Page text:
WIMMERA councils have called for a new municipal rates model, after residents' individual rate increases were among the highest in Victoria.
Despite Wimmera councils having generally low municipal rates compared with other Victorian municipalities, the rate each Wimmera resident pays individually is among the highest.
The Municipal Association of Victoria rate package details all municipal rates for 2014-15.
The figures show Buloke Shire had the greatest increase in rates per person in the state, with an increase of $186.
Yarriambiack Shire was second with a $100 increase, third was Hindmarsh Shire with a $93 increase and fifth was West Wimmera with an $81 increase.
Northern Grampians Shire had a $71 increase per person.
Yarriambiack chief executive Ray Campling said there was a need to revise the way rates were calculated.
"It is simply unfair and unreasonable for our communities to continually increase rates on an annual basis to meet community needs, wants and expectations," he said.
"However, small councils do not generally have alternative avenues to generate income, other than through the provision of general rates, waste management charges and municipal charges."
Mr Campling said local government received only 3.4 per cent of the $416 billion of taxes raised throughout Australia.
"This percentage definitely needs to be re-examined and more appropriately proportioned," he said.
"The Federal Government has the power, the State Government has the dollars and unfortunately local government has all the problems."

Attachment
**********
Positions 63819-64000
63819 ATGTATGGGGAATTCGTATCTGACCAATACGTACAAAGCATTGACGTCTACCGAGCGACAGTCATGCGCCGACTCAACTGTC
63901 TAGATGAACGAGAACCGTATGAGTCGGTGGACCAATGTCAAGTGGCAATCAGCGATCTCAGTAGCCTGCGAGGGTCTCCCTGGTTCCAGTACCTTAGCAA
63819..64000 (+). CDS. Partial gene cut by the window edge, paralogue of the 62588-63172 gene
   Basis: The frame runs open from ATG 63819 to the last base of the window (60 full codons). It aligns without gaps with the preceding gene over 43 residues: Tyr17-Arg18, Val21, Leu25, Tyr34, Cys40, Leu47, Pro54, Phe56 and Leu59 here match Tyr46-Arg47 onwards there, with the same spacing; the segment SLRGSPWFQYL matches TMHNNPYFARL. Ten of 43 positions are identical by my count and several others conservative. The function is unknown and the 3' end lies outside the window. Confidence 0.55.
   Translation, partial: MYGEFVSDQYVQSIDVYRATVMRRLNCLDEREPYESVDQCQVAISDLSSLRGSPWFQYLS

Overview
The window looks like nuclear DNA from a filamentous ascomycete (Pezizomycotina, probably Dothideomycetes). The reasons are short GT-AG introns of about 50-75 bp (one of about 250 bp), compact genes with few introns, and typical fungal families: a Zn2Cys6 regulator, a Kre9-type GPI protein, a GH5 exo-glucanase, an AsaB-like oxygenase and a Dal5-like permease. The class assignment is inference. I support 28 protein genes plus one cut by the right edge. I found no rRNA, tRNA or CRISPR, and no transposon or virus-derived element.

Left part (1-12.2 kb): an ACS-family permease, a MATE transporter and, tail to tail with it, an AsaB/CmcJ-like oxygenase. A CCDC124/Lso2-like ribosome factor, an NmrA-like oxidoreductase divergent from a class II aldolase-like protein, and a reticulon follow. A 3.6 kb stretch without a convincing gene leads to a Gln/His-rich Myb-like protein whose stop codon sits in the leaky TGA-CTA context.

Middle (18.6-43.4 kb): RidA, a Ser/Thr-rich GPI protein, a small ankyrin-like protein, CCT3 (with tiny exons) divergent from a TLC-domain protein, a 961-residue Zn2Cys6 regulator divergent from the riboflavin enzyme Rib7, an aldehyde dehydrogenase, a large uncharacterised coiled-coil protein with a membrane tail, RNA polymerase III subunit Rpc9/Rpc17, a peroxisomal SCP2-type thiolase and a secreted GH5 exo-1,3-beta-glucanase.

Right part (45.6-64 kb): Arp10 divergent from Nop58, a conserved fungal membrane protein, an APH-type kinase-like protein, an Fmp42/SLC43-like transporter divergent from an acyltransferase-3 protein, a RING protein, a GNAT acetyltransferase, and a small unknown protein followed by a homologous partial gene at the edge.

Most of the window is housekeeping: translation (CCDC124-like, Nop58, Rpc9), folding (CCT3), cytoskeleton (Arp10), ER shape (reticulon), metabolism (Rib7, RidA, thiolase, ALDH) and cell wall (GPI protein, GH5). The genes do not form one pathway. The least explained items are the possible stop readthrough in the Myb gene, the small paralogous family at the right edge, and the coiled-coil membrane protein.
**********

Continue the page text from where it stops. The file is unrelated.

Mr Campling said the freezing of the Financial Assistance Grants for the next three years would have a detrimental effect on the shire.
"However, Yarriambiack Shire and all local government authorities are continually and proactively examining how to make things more efficient and effective," he said.
"It is our obligation to our communities to evolve and build strong relationships. As the adage says it is not necessarily the strongest, or most intelligent beast, but it's the beast that is prepared to change that will survive and flourish."
West Wimmera chief executive Mark Crouch said small rural councils were placed under increasing pressure to provide and deliver an ever-expanding suite of services.
"The demand for services and the ever-present push down on local government by other levels of government, often without offsetting funding resources, places pressure on small councils to perform," he said.
"Although the range of services offered by councils in rural areas is usually less than in the larger urban centres, contemporary service provision by local government in rural areas has expanded significantly over the past decade."
Mr Crouch said West Wimmera was one of the most sparsely settled areas in the state.
"Yet our communities have an expectation around modern day service delivery," he said.
"With large areas to service and on a low rate base, this will always be challenging.
"The property-based rating system we have is not perfect and not without its detractors.
"The challenge will be to come up with a better system that has wide-based support."